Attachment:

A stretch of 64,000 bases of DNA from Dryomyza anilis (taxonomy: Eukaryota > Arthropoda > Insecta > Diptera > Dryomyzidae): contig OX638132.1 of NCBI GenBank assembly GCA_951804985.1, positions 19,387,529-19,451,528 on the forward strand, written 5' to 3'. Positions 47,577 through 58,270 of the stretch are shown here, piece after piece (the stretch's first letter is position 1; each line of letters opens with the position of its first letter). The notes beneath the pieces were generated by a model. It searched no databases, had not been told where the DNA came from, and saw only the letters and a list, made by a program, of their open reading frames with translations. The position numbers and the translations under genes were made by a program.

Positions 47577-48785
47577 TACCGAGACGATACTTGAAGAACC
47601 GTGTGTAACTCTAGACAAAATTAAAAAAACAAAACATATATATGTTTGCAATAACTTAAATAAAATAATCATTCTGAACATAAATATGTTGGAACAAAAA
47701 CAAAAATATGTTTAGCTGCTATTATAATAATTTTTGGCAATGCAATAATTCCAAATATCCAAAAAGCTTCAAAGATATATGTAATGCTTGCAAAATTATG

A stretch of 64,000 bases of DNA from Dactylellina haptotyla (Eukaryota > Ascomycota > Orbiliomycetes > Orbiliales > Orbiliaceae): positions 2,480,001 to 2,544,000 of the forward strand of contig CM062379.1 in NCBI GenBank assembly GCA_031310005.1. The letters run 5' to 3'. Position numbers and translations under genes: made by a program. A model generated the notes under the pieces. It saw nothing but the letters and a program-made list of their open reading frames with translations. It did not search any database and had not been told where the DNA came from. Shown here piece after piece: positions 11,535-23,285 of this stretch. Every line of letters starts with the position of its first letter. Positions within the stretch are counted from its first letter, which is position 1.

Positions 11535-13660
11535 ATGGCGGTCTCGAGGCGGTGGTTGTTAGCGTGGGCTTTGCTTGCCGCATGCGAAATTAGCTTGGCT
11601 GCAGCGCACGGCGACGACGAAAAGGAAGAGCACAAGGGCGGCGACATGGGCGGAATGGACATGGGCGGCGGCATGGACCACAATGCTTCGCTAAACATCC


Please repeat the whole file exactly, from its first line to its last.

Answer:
A stretch of 64,000 bases of DNA from Dryomyza anilis (taxonomy: Eukaryota > Arthropoda > Insecta > Diptera > Dryomyzidae): contig OX638132.1 of NCBI GenBank assembly GCA_951804985.1, positions 19,387,529-19,451,528 on the forward strand, written 5' to 3'. Positions 47,577 through 58,270 of the stretch are shown here, piece after piece (the stretch's first letter is position 1; each line of letters opens with the position of its first letter). The notes beneath the pieces were generated by a model. It searched no databases, had not been told where the DNA came from, and saw only the letters and a list, made by a program, of their open reading frames with translations. The position numbers and the translations under genes were made by a program.

Positions 47577-48785
47577 TACCGAGACGATACTTGAAGAACC
47601 GTGTGTAACTCTAGACAAAATTAAAAAAACAAAACATATATATGTTTGCAATAACTTAAATAAAATAATCATTCTGAACATAAATATGTTGGAACAAAAA
47701 CAAAAATATGTTTAGCTGCTATTATAATAATTTTTGGCAATGCAATAATTCCAAATATCCAAAAAGCTTCAAAGATATATGTAATGCTTGCAAAATTATG

A stretch of 64,000 bases of DNA from Dactylellina haptotyla (Eukaryota > Ascomycota > Orbiliomycetes > Orbiliales > Orbiliaceae): positions 2,480,001 to 2,544,000 of the forward strand of contig CM062379.1 in NCBI GenBank assembly GCA_031310005.1. The letters run 5' to 3'. Position numbers and translations under genes: made by a program. A model generated the notes under the pieces. It saw nothing but the letters and a program-made list of their open reading frames with translations. It did not search any database and had not been told where the DNA came from. Shown here piece after piece: positions 11,535-23,285 of this stretch. Every line of letters starts with the position of its first letter. Positions within the stretch are counted from its first letter, which is position 1.

Positions 11535-13660
11535 ATGGCGGTCTCGAGGCGGTGGTTGTTAGCGTGGGCTTTGCTTGCCGCATGCGAAATTAGCTTGGCT
11601 GCAGCGCACGGCGACGACGAAAAGGAAGAGCACAAGGGCGGCGACATGGGCGGAATGGACATGGGCGGCGGCATGGACCACAATGCTTCGCTAAACATCC